The Madrid-based Rakatá brought "Henry VIII/Enrique VIII" to the Broad Stage in Santa Monica last weekend, and the company applied its extensive experience with Spanish Golden Age classics to the staging of Shakespeare's seldom revived history play.
The result was a production that had the speed of Lope de Vega, the refinement of Calderón and just enough slippery ambiguity to remind us that this was indeed a Shakespearean foray.
Scholars are still debating whether Shakespeare wrote "Henry VIII" solo or in collaboration, but the sordid saga — adultery mixed with church-state double-dealing — continues to exert its peculiar hold on modern audiences.
This Spanish-language adaptation (performed with projected English scene summations) focused our attention on the conflicting personalities and their Machiavellian maneuverings. The sprawl was cut back, the momentum accelerated, yet the heartbreak of Catherine of Aragon (a fiercely gripping Elena González) was given new weight.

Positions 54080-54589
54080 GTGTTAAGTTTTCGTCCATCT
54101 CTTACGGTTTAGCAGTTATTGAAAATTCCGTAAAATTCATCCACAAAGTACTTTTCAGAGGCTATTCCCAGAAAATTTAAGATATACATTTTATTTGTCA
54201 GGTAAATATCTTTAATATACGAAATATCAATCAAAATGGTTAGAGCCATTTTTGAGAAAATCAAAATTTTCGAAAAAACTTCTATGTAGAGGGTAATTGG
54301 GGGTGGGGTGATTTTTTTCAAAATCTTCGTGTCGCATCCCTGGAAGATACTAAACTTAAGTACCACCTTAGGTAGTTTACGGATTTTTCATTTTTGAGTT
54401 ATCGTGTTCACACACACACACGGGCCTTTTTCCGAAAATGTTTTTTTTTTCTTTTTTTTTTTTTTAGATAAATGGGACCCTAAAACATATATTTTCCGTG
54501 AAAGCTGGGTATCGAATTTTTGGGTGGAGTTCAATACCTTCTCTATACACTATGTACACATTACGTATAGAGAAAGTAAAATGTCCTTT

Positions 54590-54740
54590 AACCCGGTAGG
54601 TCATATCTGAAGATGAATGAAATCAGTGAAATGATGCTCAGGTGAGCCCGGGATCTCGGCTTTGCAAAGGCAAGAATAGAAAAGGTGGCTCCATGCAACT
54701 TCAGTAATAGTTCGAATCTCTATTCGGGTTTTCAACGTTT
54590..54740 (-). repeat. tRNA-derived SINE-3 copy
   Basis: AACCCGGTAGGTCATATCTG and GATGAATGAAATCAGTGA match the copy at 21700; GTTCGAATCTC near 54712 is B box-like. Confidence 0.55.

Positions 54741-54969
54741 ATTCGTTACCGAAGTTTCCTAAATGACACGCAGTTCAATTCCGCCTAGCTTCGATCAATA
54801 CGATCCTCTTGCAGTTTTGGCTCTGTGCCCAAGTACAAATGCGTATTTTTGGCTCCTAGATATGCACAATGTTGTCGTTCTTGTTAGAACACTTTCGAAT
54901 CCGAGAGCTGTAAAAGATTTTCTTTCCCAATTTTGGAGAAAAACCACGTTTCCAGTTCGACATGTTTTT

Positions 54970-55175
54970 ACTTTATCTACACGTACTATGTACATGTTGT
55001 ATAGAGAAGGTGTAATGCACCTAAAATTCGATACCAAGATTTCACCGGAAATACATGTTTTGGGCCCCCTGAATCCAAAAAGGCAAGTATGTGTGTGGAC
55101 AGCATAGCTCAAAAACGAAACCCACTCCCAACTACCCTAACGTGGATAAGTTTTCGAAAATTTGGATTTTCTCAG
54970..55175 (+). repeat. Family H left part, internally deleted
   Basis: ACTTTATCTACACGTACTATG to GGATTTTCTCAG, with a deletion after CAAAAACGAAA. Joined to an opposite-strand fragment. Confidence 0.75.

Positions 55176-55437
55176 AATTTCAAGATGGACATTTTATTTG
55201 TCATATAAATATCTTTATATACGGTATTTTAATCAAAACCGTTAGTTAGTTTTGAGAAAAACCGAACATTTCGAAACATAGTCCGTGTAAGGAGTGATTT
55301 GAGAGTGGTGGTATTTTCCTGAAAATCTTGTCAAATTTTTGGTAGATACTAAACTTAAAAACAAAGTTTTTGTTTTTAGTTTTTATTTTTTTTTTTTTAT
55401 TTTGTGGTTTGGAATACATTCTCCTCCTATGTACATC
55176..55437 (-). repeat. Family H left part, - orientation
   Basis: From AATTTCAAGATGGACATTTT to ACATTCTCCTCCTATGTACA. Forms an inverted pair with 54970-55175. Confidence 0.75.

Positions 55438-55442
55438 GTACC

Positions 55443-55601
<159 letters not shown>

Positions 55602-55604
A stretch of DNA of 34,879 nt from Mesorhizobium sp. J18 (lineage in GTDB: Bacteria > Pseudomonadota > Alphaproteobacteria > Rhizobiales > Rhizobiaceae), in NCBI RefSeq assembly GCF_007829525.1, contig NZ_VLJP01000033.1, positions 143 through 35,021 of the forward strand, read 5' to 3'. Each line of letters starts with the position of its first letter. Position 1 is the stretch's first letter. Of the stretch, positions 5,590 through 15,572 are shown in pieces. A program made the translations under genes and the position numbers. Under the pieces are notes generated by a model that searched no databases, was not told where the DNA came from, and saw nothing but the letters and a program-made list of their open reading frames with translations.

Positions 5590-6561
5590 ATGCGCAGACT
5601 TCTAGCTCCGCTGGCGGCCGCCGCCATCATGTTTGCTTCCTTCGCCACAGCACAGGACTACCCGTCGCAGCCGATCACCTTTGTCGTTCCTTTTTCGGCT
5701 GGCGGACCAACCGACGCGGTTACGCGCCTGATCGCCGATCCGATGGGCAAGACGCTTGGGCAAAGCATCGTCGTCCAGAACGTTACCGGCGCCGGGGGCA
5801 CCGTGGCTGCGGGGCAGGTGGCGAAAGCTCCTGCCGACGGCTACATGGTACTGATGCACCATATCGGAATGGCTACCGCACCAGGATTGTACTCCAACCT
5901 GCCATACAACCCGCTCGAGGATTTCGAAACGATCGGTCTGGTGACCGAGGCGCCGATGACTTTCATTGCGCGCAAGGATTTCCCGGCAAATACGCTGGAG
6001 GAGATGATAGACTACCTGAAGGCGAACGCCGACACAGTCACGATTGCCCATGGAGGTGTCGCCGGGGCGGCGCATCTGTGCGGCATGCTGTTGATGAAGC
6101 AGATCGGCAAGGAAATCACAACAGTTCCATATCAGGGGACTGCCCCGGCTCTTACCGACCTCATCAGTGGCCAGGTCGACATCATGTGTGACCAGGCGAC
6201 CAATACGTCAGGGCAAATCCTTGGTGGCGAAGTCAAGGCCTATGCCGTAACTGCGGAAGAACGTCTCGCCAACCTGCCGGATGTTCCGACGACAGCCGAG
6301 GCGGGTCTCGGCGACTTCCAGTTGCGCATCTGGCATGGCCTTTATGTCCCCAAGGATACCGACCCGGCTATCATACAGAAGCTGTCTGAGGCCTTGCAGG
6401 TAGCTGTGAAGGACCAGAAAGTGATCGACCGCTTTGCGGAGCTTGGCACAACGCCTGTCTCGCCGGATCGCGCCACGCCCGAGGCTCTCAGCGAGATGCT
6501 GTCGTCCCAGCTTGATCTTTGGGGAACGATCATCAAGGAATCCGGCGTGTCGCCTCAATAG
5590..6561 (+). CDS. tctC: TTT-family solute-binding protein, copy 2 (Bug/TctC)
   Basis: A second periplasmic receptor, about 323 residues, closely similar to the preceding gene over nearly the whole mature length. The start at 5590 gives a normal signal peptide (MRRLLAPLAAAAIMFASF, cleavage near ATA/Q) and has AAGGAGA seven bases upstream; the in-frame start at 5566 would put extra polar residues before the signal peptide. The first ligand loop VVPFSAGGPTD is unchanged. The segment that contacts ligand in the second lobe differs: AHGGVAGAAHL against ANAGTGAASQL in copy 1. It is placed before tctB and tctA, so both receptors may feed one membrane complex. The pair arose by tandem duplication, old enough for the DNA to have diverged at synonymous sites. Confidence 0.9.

Directed by Ernesto Arias, the production (presented by Fudación Siglo de Oro) was performed without intermission. The actors, breathless yet precise, hit their marks like expert marksmen. Awash in commanding voices and expressive faces, the ensemble had no trouble sustaining dramatic tension, with Fernando Gil's Henry VIII and Jesús Fuente's Cardinal Wolsey anchoring the pitched battle for power between the throne and Rome.
Rafael Díez-Labín's lighting bathed the stage in golden hues, an appropriate touch for a work that adeptly bridged the aesthetics of classical Spanish and Jacobean theater.